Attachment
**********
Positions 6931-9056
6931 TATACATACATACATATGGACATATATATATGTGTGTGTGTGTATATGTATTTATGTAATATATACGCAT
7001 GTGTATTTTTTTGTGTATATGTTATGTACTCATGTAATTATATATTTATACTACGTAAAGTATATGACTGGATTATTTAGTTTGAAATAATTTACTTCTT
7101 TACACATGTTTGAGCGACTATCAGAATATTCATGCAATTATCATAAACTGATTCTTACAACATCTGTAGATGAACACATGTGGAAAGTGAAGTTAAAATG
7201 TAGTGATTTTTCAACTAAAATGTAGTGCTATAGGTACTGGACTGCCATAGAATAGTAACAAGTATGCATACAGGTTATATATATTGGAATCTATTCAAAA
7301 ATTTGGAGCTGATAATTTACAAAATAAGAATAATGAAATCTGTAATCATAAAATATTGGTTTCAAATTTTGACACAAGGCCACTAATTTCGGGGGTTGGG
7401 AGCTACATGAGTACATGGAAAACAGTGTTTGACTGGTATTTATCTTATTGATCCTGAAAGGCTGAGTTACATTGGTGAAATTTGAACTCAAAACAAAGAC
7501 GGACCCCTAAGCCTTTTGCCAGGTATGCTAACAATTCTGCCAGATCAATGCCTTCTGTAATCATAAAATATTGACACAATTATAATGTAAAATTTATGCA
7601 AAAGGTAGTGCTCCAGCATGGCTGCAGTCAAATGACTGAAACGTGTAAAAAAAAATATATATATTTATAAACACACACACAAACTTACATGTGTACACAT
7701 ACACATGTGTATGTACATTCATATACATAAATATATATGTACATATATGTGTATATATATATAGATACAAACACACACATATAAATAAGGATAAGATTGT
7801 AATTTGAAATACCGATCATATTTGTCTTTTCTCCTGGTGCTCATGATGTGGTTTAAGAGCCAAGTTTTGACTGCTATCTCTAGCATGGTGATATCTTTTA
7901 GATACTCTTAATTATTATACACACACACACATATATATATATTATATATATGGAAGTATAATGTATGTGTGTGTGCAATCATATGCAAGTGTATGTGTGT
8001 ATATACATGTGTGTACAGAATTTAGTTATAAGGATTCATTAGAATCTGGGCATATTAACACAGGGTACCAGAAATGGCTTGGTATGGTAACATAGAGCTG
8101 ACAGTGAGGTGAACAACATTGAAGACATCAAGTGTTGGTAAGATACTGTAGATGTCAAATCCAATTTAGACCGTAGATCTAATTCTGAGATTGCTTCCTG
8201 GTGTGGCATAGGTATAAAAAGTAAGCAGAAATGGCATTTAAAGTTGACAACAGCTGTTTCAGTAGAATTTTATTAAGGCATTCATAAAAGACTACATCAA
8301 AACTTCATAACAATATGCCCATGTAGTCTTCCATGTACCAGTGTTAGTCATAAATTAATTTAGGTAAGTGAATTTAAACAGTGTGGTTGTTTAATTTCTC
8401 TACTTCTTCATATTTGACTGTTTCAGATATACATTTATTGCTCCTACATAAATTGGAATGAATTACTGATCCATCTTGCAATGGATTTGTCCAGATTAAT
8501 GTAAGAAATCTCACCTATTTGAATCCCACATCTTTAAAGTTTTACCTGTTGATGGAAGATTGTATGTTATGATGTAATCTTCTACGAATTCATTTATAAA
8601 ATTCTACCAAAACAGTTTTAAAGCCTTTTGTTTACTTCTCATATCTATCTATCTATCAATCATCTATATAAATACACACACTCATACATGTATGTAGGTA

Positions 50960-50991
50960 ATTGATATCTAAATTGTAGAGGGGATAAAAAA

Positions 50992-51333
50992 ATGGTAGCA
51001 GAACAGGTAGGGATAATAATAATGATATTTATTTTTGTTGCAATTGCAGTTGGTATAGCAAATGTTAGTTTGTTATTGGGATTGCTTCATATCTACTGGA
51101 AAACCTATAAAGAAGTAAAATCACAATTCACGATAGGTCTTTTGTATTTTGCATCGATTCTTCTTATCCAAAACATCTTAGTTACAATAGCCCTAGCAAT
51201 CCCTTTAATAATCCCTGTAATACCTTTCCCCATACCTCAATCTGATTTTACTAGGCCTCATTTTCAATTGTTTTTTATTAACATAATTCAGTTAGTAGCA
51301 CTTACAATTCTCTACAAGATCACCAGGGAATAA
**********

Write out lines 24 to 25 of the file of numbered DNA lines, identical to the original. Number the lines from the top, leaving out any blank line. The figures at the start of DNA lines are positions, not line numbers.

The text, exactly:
51001 GAACAGGTAGGGATAATAATAATGATATTTATTTTTGTTGCAATTGCAGTTGGTATAGCAAATGTTAGTTTGTTATTGGGATTGCTTCATATCTACTGGA
51101 AAACCTATAAAGAAGTAAAATCACAATTCACGATAGGTCTTTTGTATTTTGCATCGATTCTTCTTATCCAAAACATCTTAGTTACAATAGCCCTAGCAAT